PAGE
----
JIM LEHRER: And finally tonight, NewsHour correspondent Spencer Michels has a Science Unit report on Engineers Without Borders.
SPENCER MICHELS, NewsHour Correspondent: Doctors aren’t the only ones crossing borders to help those in the developing world. In May, a team of American engineers hiked to a remote village in the mountains of Nepal to figure out how to bring clean water and sanitation to the people of Namsaling.
The group from Engineers Without Borders USA was led by its founder, Bernard Amadei, a professor of civil engineering at the University of Colorado, Boulder.
BERNARD AMADEI, Founder, Engineers Without Borders USA: How are you guys doing with your projects?
SPENCER MICHELS: The French-born Amadei founded the non-profit Engineers Without Borders in 2000 after some landscapers from Belize working at his home urged him to visit their villages to help ease poverty.
BERNARD AMADEI: One of them really changed my life. The village of San Pablo, where I noticed a lot of little girls, young girls, who were carrying water — that was their job — from the river to the village, back and forth, back and forth. And as a result, they could not go to school. It broke my heart. And I decided that I was going to do something about it.
SPENCER MICHELS: With the help of colleagues and students, Amadei designed a water pump that brought water directly to San Pablo and freed the girls so they could attend school. The experience sparked a change in Amadei.
BERNARD AMADEI: For me, it was an epiphany, a way for me to realize that engineering was not just technical solutions or providing technical solutions; it had very strong social components.
SPENCER MICHELS: What evolved from the project was a new type of engineering.
BERNARD AMADEI: I thought, “Well, that would be pretty neat if I could start a new area of engineering, if you want to call it, small-scale engineering, engineering with a human face, and get students involved.”
Meeting the needs of the community
SPENCER MICHELS: Since its inception, Engineers Without Borders USA has grown to 8,000 volunteer members in more than 200 chapters. Currently, they are working on 250 projects in 43 different nations.
MEG VANSCIVER, Engineers Without Borders USA: We also have a number of assessment trips that are coming through, as well.
SPENCER MICHELS: Meg VanSciver is the senior project manager.
MEG VANSCIVER: The mission is to provide humanitarian engineering projects for communities' self-identified needs. So we want to make sure that they're what the community wants, and what they need, and not what, you know, the NGO going in thinks that they need.
BERNARD AMADEI: That's the most difficult part. How do we make sure that whatever technology we bring over, whatever solution we bring over, is appropriate to the community, that's respectful of the community, respectful of the culture, respectful of the people, does not divide people, creates more unity, more peace in a community? That's one thing.
But, also, how do we make sure that the people understand the technology, can fix it, and how the technology can actually provide opportunities for the community, in terms of creating jobs, creating businesses, so the community itself can get out of poverty itself, not with any outside help.
SPENCER MICHELS: To ensure the projects are designed specifically for the communities, engineers travel abroad, meeting villagers, and seeing their needs firsthand. Then, they design and fundraise for the individual projects. But the major challenge is to change the mindset of the engineers themselves.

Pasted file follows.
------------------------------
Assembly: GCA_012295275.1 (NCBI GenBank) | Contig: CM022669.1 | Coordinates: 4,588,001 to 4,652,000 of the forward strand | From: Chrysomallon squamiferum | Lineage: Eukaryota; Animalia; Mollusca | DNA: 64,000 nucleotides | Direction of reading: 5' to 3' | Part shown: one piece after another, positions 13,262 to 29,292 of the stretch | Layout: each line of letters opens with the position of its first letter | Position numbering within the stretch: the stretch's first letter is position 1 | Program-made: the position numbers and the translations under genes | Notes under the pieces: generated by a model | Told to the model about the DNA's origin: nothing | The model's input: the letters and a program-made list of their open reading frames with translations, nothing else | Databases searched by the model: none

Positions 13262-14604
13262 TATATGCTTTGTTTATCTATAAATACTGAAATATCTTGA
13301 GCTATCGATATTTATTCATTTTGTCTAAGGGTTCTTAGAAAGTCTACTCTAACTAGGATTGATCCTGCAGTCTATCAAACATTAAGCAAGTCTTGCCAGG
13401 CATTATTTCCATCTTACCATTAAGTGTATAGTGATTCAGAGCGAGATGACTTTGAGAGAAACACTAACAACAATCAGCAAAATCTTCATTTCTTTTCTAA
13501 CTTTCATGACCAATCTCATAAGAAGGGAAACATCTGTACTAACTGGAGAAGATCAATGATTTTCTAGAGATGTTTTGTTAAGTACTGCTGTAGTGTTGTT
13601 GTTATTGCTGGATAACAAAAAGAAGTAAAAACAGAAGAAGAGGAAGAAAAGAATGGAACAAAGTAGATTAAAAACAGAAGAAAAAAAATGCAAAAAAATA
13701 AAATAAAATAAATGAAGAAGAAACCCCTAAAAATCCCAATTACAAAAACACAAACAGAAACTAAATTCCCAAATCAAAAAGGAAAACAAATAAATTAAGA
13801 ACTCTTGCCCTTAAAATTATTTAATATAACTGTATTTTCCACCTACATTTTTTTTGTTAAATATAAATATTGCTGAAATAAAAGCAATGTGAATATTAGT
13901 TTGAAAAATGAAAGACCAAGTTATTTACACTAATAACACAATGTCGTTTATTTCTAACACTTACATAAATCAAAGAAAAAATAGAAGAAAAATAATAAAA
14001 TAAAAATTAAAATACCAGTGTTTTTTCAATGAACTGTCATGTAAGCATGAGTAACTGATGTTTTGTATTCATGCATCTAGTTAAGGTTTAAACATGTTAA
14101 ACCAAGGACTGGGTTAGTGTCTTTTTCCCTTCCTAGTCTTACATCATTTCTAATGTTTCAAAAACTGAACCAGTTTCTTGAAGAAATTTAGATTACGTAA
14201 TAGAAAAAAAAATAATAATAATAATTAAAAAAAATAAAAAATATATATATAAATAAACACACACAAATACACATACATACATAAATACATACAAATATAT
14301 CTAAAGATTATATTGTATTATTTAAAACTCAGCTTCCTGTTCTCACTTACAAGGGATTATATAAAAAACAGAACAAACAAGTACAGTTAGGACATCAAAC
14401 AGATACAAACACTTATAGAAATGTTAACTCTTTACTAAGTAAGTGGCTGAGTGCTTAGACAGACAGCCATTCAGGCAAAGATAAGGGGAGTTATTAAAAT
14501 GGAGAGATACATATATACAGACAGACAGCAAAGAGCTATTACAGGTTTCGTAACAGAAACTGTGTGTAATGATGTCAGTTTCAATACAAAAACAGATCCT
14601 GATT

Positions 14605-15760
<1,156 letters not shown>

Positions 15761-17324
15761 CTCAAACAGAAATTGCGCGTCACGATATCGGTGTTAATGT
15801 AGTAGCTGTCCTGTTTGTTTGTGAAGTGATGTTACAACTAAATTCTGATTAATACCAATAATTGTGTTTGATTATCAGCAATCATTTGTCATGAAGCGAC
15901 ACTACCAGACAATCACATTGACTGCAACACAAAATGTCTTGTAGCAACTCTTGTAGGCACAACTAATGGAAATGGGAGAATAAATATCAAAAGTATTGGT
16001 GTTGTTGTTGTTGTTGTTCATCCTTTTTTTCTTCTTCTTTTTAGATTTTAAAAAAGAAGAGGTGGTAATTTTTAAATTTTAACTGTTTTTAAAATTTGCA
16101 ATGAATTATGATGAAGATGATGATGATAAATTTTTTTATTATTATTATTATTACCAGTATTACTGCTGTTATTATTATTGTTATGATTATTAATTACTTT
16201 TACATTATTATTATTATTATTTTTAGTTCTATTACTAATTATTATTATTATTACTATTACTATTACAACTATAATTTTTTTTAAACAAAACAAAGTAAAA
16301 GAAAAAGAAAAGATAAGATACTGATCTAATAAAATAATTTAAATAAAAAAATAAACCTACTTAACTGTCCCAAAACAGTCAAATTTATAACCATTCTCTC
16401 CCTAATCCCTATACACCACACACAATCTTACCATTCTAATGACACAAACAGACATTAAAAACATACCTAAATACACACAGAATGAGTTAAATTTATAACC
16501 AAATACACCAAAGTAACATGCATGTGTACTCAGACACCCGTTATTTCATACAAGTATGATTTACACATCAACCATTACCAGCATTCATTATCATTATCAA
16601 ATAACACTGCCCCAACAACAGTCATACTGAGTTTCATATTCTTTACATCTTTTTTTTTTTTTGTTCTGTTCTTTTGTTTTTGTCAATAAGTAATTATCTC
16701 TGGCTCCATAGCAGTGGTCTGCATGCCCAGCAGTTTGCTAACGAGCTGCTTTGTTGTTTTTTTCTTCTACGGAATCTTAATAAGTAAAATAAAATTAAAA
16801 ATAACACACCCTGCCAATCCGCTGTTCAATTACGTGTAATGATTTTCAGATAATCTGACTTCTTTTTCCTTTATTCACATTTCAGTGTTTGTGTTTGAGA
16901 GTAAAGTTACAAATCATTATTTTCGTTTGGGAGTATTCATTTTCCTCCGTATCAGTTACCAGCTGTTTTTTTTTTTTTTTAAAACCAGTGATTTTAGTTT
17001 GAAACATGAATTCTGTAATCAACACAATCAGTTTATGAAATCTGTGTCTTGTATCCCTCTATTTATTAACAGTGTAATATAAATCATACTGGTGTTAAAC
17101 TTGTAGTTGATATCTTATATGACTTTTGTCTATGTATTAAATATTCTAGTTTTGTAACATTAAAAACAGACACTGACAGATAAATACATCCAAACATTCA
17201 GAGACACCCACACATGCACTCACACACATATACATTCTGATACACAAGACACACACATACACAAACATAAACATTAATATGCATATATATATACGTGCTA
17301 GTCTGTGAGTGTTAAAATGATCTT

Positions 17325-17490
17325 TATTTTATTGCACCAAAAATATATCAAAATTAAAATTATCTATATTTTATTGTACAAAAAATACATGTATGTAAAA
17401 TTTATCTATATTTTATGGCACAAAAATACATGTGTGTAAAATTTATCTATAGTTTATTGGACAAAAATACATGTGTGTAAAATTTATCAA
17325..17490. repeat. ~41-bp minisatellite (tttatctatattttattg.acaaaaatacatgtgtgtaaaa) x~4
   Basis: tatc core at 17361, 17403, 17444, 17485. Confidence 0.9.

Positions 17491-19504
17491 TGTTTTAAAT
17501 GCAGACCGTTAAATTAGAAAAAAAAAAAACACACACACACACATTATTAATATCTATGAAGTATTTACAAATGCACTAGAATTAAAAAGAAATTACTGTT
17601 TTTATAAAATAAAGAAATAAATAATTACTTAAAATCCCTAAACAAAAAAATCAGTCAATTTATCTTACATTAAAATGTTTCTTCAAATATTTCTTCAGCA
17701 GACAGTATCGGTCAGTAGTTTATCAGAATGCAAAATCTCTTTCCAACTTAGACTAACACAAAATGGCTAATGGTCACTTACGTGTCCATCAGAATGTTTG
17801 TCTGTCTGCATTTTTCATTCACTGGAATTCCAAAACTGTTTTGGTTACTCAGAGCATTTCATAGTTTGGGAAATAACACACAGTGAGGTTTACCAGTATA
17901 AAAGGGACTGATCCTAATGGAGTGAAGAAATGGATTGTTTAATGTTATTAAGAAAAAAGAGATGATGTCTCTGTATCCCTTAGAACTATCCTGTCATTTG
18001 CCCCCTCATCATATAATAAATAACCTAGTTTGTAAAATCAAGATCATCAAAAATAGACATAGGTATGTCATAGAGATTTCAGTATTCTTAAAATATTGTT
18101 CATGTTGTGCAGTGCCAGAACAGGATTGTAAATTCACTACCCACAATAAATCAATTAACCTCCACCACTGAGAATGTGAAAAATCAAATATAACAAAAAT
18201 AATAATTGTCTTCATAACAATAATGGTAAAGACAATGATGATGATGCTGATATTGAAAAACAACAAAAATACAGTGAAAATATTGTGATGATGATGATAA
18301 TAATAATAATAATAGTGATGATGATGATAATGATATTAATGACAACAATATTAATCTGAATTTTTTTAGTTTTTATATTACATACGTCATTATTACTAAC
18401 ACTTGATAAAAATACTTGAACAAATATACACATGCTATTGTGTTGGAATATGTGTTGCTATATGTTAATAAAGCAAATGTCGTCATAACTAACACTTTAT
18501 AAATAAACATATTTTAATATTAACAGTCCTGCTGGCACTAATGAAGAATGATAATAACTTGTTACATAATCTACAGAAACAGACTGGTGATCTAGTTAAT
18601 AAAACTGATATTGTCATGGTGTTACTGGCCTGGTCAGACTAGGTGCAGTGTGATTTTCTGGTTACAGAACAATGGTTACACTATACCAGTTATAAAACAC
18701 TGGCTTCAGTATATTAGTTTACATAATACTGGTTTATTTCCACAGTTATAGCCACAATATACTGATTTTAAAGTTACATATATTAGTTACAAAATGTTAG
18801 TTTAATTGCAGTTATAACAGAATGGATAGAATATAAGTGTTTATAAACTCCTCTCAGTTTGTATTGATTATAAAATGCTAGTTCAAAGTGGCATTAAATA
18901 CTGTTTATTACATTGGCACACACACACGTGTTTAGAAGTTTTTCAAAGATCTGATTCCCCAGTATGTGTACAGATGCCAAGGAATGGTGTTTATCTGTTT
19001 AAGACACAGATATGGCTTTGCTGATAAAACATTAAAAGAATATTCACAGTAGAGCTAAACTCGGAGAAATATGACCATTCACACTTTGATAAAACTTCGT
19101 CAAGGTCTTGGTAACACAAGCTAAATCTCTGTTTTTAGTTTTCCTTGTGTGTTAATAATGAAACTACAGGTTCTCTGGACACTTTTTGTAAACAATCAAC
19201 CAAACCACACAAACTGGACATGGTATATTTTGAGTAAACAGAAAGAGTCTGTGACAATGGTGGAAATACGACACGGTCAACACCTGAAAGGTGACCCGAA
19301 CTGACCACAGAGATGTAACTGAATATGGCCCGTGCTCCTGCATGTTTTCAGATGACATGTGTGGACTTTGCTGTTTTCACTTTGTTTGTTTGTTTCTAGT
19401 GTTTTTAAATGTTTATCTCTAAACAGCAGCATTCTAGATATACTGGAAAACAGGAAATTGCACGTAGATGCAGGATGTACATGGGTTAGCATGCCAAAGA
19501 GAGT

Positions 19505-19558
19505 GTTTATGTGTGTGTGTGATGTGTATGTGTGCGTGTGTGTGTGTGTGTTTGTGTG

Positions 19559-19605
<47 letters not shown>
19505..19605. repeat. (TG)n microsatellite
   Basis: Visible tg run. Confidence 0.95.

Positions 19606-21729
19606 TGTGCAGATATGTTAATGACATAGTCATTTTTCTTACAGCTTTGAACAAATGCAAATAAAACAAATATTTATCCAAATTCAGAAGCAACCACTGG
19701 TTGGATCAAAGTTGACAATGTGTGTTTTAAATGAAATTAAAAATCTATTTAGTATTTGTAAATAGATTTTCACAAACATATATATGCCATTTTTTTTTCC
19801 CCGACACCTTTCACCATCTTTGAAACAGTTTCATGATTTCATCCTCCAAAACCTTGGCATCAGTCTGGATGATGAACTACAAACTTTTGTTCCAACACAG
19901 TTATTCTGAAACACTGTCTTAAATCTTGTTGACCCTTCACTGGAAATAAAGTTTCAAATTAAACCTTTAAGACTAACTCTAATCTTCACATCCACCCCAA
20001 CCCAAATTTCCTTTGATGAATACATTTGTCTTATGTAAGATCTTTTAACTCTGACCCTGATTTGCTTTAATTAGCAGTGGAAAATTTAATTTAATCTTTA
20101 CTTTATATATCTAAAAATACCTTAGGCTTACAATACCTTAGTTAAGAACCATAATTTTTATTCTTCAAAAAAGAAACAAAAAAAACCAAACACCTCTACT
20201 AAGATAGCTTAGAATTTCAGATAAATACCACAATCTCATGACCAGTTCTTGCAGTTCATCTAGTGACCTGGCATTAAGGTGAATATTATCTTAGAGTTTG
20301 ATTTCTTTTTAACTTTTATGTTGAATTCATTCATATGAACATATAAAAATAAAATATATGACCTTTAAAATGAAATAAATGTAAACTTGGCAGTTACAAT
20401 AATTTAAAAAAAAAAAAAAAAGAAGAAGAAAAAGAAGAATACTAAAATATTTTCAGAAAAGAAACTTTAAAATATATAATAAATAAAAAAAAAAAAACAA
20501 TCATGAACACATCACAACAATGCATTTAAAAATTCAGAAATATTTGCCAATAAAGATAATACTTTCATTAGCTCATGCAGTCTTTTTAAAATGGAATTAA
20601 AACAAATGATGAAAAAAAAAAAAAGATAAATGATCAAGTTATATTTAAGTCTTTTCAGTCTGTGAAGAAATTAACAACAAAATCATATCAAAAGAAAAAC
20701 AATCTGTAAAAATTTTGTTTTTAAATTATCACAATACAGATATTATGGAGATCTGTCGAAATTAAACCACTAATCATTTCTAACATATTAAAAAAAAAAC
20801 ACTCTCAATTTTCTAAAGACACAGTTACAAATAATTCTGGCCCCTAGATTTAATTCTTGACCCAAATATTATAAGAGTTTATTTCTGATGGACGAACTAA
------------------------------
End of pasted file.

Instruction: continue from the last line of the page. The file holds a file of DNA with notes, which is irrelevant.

MEG VANSCIVER: It's actually a little bit outside sometimes the realm of some engineers' comfort zone. You're used to sitting in front of a computer or something like that and designing something. And now they're going out into communities and actually helping with people and really trying to understand other cultures. And I think that's something that really diversifies the engineering base.
BERNARD AMADEI: Usually, anything that deals with feelings and hope and love, whatever you want, is not something that engineers are known to do. You know, we are hardcore technicians, nerdy at times. It's true for some people.
But all of a sudden, we bring here a different type of engineering. You cannot do Engineers Without Borders' work if you don't bring your heart into it.
SPENCER MICHELS: Carrie McClelland is a third-year graduate student in Colorado's engineering program. She says working on a bridge project in Haiti changed how she approaches problems.
CARRIE MCCLELLAND, Engineering Student: The world is a place now where engineers do need to consider the world, and they need to consider people. You can't just consider your numbers and your designs anymore. I think it's just essential.
So it's been really broadening, a really broadening experience, and helped me open my mind, and consider different ways to do things.
SPENCER MICHELS: Amadei says his work has changed the way he sees the world and himself.
BERNARD AMADEI: I see more smiles in a small village in Africa in one day than I see on the engineering campus in one year. What is it that people have that we don't have?
So it's not me bringing some solutions; it's me working in partnership with people. And those communities that I'm helping with are also offering me so much it's unbelievable. It's making me a better human being, a better dad, a better friend, better husband, better colleague. That's the bottom line.
SPENCER MICHELS: In October, Amadei received a Heinz Award worth $125,000 for individual achievement in the environment. He plans to use his award money to build a network of vocational schools around the globe to develop the next generation of engineers.